15. says

    @ 15 – no, you haven’t got that right. There are things he could say that would get my respect (to speak only for myself). That’s not to say the respect would be for him overall or for him as the boss of a horrible institution, but I could respect particular statements (or actions). I find this statement not respect-worthy, for reasons I indicated.

  16. Beatrice, an amateur cynic looking for a happy thought says


    I think aziraphale was talking about respect pope does/would supposedly show for atheists, not your respect of the pope.

  17. says

    Oh. Sorry if I got that wrong, aziraphale.

    But I was thinking of for instance Desmond Tutu saying he would prefer hell to homophobic heaven. The impressiveness of it is not in spite of his belief in god & hell but because of it. Its power depends on the fact that Tutu presumably believes god & hell are real. So in theory the pope could say something that retains goddy belief but is still morally impressive. He could, but I don’t expect it.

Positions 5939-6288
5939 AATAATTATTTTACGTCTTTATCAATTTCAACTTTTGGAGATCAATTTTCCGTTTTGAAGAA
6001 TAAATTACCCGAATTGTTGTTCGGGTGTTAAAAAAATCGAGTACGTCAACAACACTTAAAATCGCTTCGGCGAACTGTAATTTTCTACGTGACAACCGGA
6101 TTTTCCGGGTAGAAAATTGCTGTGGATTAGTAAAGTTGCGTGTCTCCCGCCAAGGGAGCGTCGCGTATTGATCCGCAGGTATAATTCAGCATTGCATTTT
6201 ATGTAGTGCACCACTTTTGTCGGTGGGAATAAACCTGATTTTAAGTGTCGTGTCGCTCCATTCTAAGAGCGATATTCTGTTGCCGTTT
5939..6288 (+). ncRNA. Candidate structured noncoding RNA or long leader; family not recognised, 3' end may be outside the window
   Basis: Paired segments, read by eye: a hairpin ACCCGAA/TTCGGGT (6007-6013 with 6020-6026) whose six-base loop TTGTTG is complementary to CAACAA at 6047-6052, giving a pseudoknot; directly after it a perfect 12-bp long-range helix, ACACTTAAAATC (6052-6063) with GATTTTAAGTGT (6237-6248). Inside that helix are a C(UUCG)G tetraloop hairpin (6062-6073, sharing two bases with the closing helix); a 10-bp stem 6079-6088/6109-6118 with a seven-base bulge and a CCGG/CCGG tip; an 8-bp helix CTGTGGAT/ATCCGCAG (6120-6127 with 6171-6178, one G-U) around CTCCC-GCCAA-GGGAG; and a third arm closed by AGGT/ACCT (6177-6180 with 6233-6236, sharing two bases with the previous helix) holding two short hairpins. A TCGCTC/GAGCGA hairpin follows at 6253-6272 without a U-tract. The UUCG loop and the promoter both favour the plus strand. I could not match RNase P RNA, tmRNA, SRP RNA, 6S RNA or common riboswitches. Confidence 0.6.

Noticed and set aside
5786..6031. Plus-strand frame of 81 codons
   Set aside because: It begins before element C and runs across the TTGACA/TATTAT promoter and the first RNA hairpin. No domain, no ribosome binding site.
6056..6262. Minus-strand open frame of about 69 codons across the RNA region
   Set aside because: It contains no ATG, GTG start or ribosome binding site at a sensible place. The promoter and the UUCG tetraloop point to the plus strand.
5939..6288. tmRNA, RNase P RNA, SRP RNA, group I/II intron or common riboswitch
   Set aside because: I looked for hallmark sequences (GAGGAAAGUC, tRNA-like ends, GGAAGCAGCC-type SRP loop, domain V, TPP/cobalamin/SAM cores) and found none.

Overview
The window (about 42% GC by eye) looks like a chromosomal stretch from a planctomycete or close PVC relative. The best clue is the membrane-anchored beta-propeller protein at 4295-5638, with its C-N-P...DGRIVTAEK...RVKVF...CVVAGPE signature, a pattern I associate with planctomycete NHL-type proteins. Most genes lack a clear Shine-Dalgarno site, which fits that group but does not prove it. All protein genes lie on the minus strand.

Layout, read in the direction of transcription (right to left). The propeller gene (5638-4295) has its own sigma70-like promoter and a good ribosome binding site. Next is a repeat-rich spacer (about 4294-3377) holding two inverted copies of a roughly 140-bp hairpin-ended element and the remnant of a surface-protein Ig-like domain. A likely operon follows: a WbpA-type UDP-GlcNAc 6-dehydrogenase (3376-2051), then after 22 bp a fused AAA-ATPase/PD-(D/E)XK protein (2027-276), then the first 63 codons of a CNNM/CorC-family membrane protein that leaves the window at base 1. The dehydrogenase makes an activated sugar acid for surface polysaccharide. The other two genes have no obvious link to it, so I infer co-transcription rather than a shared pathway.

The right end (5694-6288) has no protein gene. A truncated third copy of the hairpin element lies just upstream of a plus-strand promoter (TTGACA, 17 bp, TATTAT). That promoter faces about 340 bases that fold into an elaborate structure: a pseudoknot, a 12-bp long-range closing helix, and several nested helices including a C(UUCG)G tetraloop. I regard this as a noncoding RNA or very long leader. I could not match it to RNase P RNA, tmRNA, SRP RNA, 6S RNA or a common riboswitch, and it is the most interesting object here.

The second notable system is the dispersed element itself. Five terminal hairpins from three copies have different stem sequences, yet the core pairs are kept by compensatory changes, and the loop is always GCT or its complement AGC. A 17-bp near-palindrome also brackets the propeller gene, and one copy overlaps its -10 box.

18. maddog1129 says

    If the Pope thinks that human beings acting in accordance with conscience is all that is required, then he has just shot 2000 years of his religion in the foot. Or maybe the heart. Or the head.

  19. Pieter B, FCD says

    having more kids than they can afford because they aren’t allowed to use contraception

    For most Catholics, those days are long gone. Catholic and Protestant fertility rates in the US converged in the 1970s, and recent (US) research indicates that Catholic birth rates might be even lower than Protestants. Fertility rates are higher among those who identify as very religious, no matter which religion or sect thereof. Cite. The Church’s position on birth control holds little sway among most Catholics.

  20. says

    Oh, it’s so awfully nice of Frankie to allow us heathens into his heaven, just by following our consciences. If indeed he has — it’s not clear to me. Post Vatican II, the RCC has gone rather waffly about who, other than devout Catholics, is in God’s good books.

    But then that other quote rather spoils things, doesn’t it? Any good that I do is no good. Because I’m only doing it for me. Because only Frank & Co really truly understand morality and The Good. Or something.